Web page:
CymaBay Therapeutics - RESPONSE Study
Enrollment in the RESPONSE study in Primary Biliary Cholangitis is now closed.
Please check back here to learn about future study opportunities for seladelpar in PBC.
RESPONSE is a clinical research study of seladelpar in primary biliary cholangitis (PBC).
Participants may be reimbursed for study-related travel expenses.
To qualify for the RESPONSE study you must:
Study doctors will check other requirements to confirm that you qualify for this study. If you are currently taking UDCA you will continue to take your UDCA at the same recommended dose during study participation. During the study, you will be reimbursed for your UDCA for 12 months. You will also begin to take seladelpar or placebo, orally (by mouth) once a day for 52 weeks. At the end of the study, you may be given the opportunity to participate and receive seladelpar in the open label ASSURE long-term study (CB8025-31731-RE).
There is no guarantee at this point in time that being treated with seladelpar will have any effect on your PBC. There is also a 1 in 3 chance you will receive placebo in this study. Placebo is an inactive substance that looks like seladelpar. During the study neither you nor your study doctor will know if you are receiving placebo or seladelpar.
The RESPONSE Study is enrolling people who have been using UDCA (Ursodeoxycholic Acid also known as Ursodiol, URSO Forte, URSO 250, and Actigall), but have not achieved the recommended treatment goal or who develop troublesome side effects from UDCA that prevent them from continuing to take this treatment. In this study, we want to find out if seladelpar can improve PBC-related blood laboratory tests and can improve symptoms of PBC, such as itching.Read our FAQ
The RESPONSE clinical research study is a phase 3 clinical study (study number CB8025-32048) enrolling participants with primary biliary cholangitis (PBC) who have been taking UDCA (Ursodeoxycholic Acid also known as Ursodiol, URSO Forte, URSO 250, and Actigall) and don’t have adequate results or cannot tolerate UDCA. If you have PBC, you may qualify for this clinical research study.
A clinical research study, or clinical study, is a pre-planned set of tests conducted over time to learn about a potential new drug, treatment, or clinical method. In this study, researchers are trying to learn more about an investigational drug called seladelpar and whether seladelpar can improve PBC-related blood laboratory tests and whether it can improve symptoms of PBC, as well as the safety of seladelpar (the side effect profile) in people with PBC.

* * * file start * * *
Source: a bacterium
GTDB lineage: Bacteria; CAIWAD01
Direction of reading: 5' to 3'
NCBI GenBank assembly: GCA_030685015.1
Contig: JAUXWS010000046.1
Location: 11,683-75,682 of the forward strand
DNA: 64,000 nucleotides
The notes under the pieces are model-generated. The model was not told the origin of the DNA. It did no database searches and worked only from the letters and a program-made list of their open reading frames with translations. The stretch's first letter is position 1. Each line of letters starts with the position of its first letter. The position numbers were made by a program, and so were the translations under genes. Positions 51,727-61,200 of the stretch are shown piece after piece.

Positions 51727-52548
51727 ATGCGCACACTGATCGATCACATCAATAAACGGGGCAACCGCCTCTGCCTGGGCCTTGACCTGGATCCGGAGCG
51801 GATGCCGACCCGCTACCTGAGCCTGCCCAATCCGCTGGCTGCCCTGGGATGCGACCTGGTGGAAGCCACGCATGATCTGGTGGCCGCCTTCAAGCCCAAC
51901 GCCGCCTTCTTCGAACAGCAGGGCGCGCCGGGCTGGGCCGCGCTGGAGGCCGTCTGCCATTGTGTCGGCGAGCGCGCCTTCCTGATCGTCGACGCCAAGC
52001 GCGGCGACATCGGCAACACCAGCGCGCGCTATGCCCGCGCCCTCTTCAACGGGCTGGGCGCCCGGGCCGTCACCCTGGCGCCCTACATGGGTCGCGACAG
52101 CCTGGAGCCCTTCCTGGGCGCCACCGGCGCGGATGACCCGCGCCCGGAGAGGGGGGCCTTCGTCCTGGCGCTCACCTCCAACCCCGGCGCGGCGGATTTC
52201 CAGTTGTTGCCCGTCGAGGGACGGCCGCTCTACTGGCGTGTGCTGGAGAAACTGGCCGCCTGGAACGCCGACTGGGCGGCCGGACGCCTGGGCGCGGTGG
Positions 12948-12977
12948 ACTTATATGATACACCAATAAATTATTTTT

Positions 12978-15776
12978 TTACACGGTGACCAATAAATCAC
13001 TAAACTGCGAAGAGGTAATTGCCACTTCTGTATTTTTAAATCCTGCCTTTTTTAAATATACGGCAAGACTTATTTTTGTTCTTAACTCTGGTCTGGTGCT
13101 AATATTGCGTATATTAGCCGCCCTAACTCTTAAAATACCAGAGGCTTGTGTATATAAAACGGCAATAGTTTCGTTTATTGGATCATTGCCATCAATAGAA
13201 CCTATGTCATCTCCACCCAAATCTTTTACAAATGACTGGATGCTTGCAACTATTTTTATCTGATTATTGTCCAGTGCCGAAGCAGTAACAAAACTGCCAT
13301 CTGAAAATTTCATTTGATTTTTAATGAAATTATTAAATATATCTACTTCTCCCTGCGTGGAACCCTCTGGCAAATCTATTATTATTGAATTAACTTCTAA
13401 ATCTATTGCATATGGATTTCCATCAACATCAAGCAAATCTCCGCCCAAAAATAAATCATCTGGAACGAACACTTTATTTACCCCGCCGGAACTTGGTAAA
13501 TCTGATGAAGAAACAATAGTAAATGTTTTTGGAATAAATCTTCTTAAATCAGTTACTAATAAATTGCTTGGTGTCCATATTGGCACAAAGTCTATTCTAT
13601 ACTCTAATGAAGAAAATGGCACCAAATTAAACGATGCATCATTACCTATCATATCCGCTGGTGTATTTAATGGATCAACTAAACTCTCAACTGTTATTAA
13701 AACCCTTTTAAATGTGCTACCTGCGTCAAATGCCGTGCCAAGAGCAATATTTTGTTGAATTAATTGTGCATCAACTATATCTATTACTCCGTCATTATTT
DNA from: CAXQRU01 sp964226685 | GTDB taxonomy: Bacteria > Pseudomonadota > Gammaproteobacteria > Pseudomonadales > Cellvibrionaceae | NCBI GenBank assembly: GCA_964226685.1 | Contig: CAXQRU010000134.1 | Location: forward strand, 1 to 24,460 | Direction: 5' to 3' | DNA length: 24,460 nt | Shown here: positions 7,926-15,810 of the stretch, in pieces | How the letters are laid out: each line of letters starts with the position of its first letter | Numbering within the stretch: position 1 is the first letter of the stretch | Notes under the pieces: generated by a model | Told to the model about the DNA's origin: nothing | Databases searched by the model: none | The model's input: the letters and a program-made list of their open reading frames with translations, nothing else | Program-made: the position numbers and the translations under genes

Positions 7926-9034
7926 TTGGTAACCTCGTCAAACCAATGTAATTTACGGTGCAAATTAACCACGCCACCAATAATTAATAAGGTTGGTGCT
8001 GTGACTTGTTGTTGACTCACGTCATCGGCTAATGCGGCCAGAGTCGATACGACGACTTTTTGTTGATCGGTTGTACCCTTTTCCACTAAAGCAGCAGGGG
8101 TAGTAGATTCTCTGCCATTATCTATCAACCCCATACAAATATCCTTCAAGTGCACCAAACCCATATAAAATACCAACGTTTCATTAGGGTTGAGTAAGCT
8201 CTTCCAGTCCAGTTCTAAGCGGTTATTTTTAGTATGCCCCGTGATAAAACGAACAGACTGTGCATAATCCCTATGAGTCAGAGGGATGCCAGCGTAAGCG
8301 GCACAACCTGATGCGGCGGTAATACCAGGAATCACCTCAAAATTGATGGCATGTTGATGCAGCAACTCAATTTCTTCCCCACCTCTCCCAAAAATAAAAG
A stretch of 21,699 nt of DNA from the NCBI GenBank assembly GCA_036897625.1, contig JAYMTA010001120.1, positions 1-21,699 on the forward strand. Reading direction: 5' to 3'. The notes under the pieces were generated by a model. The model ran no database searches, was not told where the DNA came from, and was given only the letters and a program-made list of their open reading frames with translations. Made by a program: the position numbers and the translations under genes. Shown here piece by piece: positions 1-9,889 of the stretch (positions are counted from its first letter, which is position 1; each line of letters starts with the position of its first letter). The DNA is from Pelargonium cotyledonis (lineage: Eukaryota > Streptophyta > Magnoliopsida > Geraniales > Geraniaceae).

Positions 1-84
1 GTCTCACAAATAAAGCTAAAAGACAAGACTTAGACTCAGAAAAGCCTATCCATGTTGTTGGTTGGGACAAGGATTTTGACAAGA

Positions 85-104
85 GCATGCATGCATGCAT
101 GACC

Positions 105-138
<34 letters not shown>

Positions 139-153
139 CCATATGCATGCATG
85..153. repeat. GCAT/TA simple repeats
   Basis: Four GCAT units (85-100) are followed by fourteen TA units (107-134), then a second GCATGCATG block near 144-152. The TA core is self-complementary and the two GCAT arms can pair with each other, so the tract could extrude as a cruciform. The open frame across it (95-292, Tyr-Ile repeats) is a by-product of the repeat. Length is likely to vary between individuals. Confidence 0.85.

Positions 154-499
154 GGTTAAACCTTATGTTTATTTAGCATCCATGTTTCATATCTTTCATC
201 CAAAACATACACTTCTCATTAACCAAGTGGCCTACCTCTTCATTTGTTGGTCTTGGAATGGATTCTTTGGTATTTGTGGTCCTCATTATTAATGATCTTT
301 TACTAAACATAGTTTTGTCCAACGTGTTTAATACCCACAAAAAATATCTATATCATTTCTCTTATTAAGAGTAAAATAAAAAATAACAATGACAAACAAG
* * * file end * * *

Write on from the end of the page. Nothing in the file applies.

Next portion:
To qualify for the RESPONSE study you must:
For other requirements and more trial or PBC information, please go to clinicaltrials.gov.
After you volunteer for the study, the study doctor and staff will provide you with an informed consent document. If you consent to participate in the study, the study staff will give you some tests to make sure you qualify. This is called the “screening period,” and getting all of the results can take approximately 4 weeks.
If you are currently taking UDCA, you will continue to take approximately the same recommended dose during study participation. At the screening visit your UDCA will be reimbursed, and if you qualify for the study, you will continue to receive UDCA reimbursement for 12 months.
You will also begin to take seladelpar or placebo orally (by mouth) once a day for 52 weeks. Seladelpar or placebo will be provided to you at no cost. You will not know whether you are receiving study drug or placebo. Participants already on URSO will continue that therapy for the duration of this study.
The RESPONSE study will also ask participants who enter the study to consider a biopsy at baseline and end of study treatment. The biopsy is voluntary and performed only if it is considered safe by the study doctor. Participating in this aspect of the research study is important to help researchers and regulators better understand the changes in your liver health and the effect that seladelpar has on your liver health.
There is a 2 in 3 chance that you will receive seladelpar and a 1 in 3 chance you will receive placebo in this study. Placebo is an inactive substance that looks like seladelpar. During the study, neither you nor your study doctor will know if you are receiving placebo or seladelpar.
You may be reimbursed for study-related travel expenses you incur.
The study will last for a total of about 60 weeks.